Sometimes I don’t know how to relate to the real world. I watch other people go about their day and it makes no sense to me. How do they manage to do it so effortlessly? It baffles me. Maybe that’s because I’m on the inside looking out. By inside I mean “in my head”. It’s crowded in there. Out here, I’m just blank. And there’s the rub. I watch and I learn, but I feel like I’m only parroting.

My housemates gather around the TV and watch sports. They understand the games because they play them as well. I admire the athleticism involved, but somehow I miss the gestalt of it all. I’ll ask if they had a good game, but I have no tangible grasp of the sport or the workings of inclusiveness—and inclusiveness is what matters most to me. I stand on the outside, inside, and wonder.

Families get together for outings, social gatherings, family time. Everyone has a chance to share their story, their anecdotes about work or the kids. I understand how they organize the event. What I can’t seem to comprehend is the process once everyone’s together. I can’t make that connection. As a result, I feel like I just don’t fit in.

Formal occasion or backyard barbecue, fancy dress or Pikachu shirt, regardless, I feel out of place. I can pretend that I know what’s going on, and often do just to blend in. Over the years, I’ve learned how to mimic gregariousness, or at least I like to think I’ve got that covered. For all I know, I stick out like a sore thumb.

 

I can chalk it up to the negative symptoms of schizophrenia, like flat affect (diminished emotional expression) and alogia (poverty of speech) for instance. Or the positive symptoms of paranoia and its delusions which appear when I least expect them. My disorganized thinking doesn’t help matters either. Dissociation can be a problem. Memory loss plays a role. Even medicated, symptoms crop up unexpectedly, and the world appears artificial and superimposed. I feel derealized and depersonalized, making it all the harder to connect.

To some I might seem reserved or introverted. In my mind, I’m a regular guy, convivial and outgoing, or so I would like to think. But when I can’t plug in properly, or I embarrassingly stumble over my thoughts and actions, the distinction’s made patently clear: something’s amiss. Stranger in a strange land, fish out of water. That sort of thing. I feel like I have no identity for others to connect with, or identifying aspects to break the ice.

On occasion, I’ve been cajoled into joining by well-meaning friends who might gently goad me into teaming up when I feel like an alien. I’m not a wallflower by choice but by nature, informed through my mental illness and compounded by stigma, self- and otherwise. I’m not antisocial. Quite the opposite, in fact. I’m intrigued. Still, I stand on the sidelines and wonder, “Why can’t I join in?” I don’t feel sorry for myself. It’s nothing like that. Like I said, I’m just baffled.

One percent of the population lives with schizophrenia. That’s one in every hundred, which means that, when I’m in a group any smaller, odds are that I’m in it alone, self-conscious, and, depending on the company I’m in, stigmatized. Is it any wonder in that instance that I find it difficult to relate when I’m in the mental health minority? That’s the elephant in the room, the pretense of normality.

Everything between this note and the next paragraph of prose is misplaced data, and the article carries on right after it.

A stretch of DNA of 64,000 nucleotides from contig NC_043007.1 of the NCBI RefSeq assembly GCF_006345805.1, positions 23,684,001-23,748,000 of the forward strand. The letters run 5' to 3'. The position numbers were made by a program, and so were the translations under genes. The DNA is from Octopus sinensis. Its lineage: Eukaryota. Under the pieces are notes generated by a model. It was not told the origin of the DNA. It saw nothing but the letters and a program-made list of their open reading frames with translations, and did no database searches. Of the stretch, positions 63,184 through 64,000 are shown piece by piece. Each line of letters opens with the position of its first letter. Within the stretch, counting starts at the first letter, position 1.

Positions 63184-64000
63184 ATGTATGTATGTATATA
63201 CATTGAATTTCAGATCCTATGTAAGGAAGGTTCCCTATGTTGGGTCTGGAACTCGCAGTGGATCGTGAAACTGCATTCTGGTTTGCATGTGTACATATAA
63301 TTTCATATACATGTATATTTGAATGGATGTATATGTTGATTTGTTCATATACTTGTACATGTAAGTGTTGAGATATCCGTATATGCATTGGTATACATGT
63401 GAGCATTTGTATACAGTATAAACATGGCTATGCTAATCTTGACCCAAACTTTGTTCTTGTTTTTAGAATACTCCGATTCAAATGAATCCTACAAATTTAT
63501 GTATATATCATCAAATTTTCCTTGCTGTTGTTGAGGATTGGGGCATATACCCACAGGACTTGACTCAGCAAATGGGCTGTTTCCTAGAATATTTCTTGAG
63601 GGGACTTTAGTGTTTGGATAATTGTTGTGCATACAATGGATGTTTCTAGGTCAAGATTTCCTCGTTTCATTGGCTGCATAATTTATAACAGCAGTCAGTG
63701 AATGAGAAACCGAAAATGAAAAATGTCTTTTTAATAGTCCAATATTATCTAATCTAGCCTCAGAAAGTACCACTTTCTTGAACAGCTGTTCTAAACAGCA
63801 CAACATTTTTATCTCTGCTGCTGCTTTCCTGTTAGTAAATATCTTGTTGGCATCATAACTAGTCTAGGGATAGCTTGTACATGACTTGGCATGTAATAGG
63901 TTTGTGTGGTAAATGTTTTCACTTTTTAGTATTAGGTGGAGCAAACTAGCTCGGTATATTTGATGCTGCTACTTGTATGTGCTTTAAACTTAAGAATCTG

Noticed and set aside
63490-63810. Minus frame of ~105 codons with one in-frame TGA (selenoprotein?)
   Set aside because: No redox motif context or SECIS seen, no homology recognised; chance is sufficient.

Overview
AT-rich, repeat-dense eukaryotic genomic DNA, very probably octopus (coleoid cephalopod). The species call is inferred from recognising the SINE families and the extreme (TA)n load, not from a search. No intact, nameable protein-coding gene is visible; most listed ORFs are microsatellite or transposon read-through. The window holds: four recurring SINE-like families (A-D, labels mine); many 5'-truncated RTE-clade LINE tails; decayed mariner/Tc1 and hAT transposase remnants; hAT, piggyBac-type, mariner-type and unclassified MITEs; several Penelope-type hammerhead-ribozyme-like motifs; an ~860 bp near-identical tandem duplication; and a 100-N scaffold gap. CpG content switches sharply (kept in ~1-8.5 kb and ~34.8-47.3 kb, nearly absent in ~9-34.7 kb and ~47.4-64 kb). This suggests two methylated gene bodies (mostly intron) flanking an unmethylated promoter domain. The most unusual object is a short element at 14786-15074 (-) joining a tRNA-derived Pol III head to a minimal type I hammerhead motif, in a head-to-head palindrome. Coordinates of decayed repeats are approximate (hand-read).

I want to believe that by being transparent I am inviting people into my world, and that I’m breaking down stereotypes and allowing others to experience the real me, the person beyond the mental illness. Whether I can relate to the world around me or not is up to the day and my symptoms. When those symptoms are being managed, I can sense a way into the sea of people I watch in wonder. Still, I’ve learned that, under stress, symptoms can and will show up. While my treatment plan is sound, schizophrenia is unpredictable. I can disappear deep within myself and not come out for a while. I can watch the world go by and wonder why it does. Or watch blankly and respond to nothing with nothing.

Sometimes I don’t know how to relate to the real world. I take my medicine, talk with my therapist, work with my case manager, and see my psychiatrist —these things help a lot—but perspective is entirely up to me. When I’m functioning well, objectivity comes easy; the world is there to interface with. When my symptoms are active it’s more of a challenge. I embrace the better days. The ones where it feels like I’ve connected with another human being.

4 Comments

  • Katie says:

    Thank you for this!! How brave of you to share. It really helped me understand (maybe) some people close to me who wrestle with similar issues. It’s beautifully clear writing. I wish you good things

  • Henry Boy says:

    Thank you, Katie. My hope in writing is always that it helps someone to understand how things might be for someone like me, living with schizophrenia. It’s always nice to hear from a reader when this is the case; it makes writing that much more rewarding. Anything to break down the stigma and promote an open heart and mind! Thanks again for your comment. It means a lot.

  • Suzanne says:

    This is such a beautifully written piece. I could relate on every level. Thank you for sharing your story. (You inspire me to be a better writer.)

    • Henry Boy says:

      Thank you for your comment, Suzanne. I am encouraged to continue speaking out against stigma when a reader tells me that they can relate to my blog.

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